In an A/B test, software typically holds a control group constant to see how those visitors respond to the changes being tested. In multivariate testing, there is more than one variable change at a time, but in A/B testing there are two versions being compared. This method allows you to determine which of the variables have a significant impact on the desired outcome, and which don't. The first step, then, is to determine what your goal is for this A/B test. Simply copying other sites won't give you the results you're looking for.
"Don't make big changes all at once." This is an important rule. You need to start with one variable change at a time. If you make more than one chance, you won't know which of those changes had an impact on your results. Once you've made multiple changes and discovered an improvement, it's very hard to separate which of those changes led to that result.
How A/B testing works?
A/B testing is used everywhere, from calculating conversion rates on eCommerce sites to improving user experience on web apps. But far too often the results are skewed by an issue that's well-known in research circles: selection bias.
The experiment was simple: we wanted to increase signups for a free account, so we tried moving the signup CTA (call-to-action) bar down from its prominent top left position. We ran the test for two weeks and more than doubled our total signups.
The A/B test was a huge success! By moving the signup bar to the left we were able to increase conversions by 106%.
Why you should A/B test?
The experiment is conducted by creating two nearly identical pages (A-Variation & B-Variation) with some changes. The experiment runs for a predefined time period, after which the sales team measure the results to determine if there was any change in conversion rates. If so, they will stick with the winning variant i.e., variation B and if not, they will try some more changes and experiment another round.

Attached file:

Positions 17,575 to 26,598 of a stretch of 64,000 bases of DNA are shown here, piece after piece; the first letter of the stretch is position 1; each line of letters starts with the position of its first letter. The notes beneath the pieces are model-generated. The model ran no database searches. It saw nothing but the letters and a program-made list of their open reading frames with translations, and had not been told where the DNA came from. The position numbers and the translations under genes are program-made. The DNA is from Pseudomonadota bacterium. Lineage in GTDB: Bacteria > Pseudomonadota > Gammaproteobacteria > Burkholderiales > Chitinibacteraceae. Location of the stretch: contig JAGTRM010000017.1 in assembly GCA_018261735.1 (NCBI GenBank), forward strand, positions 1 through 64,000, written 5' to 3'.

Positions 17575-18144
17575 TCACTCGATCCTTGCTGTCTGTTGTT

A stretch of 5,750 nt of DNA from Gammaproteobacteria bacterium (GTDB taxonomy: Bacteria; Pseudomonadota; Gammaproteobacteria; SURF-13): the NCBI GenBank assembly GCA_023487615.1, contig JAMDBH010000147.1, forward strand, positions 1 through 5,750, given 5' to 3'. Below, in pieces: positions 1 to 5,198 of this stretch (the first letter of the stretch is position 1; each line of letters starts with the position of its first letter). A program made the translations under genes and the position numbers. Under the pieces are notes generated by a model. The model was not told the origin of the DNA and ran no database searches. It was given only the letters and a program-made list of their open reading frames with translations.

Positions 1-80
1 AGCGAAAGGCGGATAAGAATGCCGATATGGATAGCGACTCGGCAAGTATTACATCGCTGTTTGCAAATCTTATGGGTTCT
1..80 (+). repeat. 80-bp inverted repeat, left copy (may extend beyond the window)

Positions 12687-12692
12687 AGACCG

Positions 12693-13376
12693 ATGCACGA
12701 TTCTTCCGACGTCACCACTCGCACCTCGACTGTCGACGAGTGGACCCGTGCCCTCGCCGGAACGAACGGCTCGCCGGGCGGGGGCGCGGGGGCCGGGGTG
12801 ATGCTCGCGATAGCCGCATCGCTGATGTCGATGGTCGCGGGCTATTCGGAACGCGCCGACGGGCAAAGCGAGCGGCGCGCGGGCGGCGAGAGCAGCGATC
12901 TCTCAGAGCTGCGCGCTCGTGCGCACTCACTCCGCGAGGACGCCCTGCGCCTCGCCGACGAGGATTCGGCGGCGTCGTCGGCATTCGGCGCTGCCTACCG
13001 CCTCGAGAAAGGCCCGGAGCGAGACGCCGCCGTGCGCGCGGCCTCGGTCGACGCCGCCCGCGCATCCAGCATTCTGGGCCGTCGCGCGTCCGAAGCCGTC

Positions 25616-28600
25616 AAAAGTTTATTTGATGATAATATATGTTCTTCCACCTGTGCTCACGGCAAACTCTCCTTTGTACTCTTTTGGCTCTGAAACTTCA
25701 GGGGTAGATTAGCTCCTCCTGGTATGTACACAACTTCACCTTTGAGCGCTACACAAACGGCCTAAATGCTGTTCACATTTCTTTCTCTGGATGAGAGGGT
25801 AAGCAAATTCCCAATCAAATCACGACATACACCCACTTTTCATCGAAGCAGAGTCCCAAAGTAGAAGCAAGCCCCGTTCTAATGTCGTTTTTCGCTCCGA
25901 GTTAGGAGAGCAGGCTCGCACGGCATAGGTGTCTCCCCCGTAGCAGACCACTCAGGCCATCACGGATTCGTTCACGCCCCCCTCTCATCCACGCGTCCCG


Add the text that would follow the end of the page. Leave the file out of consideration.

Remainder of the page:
This is just an example and the actual process is much more complex than this. The team might also want to find out how users engage with the page with session recordings/heatmaps or even eye-tracking which is possible nowadays. You can learn about most of these items from here.
The process of running an A/B test is also called as online controlled experiments. These are randomized, either controlled experiments performed on the web or other types where statistical inference can be applied to various degrees.
•Data Collection (A/B testing): You can either do this yourself or with the help of an A/B testing service. Sending users to the original version of your page is known as "Original Testing", while sending them to a different version of your page is called "Variant Testing". You'll typically want to send only 5-10% of your traffic per test, so that you can get statistically significant results.
•Identify goals: Tracking helps you measure the number of sales, leads, and customers generated by your website. You can use Analytics goals to measure how effectively your online marketing campaigns reach your target audience and generate business results. For example, you may want to track the number of people who visit a certain landing page from a specific source—such as organic search—and later purchase a product from your site.